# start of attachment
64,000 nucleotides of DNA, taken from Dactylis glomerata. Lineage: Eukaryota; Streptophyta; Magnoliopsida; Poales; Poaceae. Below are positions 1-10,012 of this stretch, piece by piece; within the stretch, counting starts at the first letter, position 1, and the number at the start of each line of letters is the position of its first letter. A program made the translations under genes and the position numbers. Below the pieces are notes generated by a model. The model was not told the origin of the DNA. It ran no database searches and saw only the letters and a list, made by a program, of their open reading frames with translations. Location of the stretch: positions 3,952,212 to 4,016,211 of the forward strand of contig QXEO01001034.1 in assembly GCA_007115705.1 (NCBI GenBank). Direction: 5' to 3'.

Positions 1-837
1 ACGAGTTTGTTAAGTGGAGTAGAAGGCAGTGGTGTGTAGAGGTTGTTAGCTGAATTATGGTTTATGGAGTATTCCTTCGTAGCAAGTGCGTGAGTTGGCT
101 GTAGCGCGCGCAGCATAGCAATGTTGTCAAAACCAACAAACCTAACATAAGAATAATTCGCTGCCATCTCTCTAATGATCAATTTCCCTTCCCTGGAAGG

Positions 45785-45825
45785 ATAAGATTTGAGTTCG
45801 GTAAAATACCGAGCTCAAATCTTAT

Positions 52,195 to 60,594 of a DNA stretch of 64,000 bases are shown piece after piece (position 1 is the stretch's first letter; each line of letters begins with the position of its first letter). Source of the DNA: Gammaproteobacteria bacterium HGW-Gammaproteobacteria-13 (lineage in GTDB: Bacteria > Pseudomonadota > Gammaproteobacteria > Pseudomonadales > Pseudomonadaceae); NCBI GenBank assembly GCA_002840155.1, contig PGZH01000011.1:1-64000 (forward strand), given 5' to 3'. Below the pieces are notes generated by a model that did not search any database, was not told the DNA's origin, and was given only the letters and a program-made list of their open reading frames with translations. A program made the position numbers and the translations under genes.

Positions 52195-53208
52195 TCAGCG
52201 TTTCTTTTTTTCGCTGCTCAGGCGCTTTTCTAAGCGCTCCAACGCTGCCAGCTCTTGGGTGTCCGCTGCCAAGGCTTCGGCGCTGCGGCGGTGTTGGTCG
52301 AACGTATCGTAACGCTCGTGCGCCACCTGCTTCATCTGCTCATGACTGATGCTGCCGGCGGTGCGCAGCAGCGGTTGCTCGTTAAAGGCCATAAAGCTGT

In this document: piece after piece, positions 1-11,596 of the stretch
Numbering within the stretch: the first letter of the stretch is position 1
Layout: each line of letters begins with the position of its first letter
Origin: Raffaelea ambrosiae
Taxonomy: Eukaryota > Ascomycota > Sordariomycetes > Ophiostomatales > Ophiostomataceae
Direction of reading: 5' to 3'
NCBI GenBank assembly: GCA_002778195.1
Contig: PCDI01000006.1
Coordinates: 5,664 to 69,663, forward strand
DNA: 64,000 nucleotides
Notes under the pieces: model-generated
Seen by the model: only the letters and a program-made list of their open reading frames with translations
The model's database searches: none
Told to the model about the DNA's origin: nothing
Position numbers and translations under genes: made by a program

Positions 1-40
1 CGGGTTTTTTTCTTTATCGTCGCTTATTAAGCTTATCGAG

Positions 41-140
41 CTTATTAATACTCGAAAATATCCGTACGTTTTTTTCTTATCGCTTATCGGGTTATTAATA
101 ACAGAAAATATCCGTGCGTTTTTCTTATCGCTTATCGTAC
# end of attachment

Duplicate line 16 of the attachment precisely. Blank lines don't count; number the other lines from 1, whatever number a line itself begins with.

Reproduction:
Origin: Raffaelea ambrosiae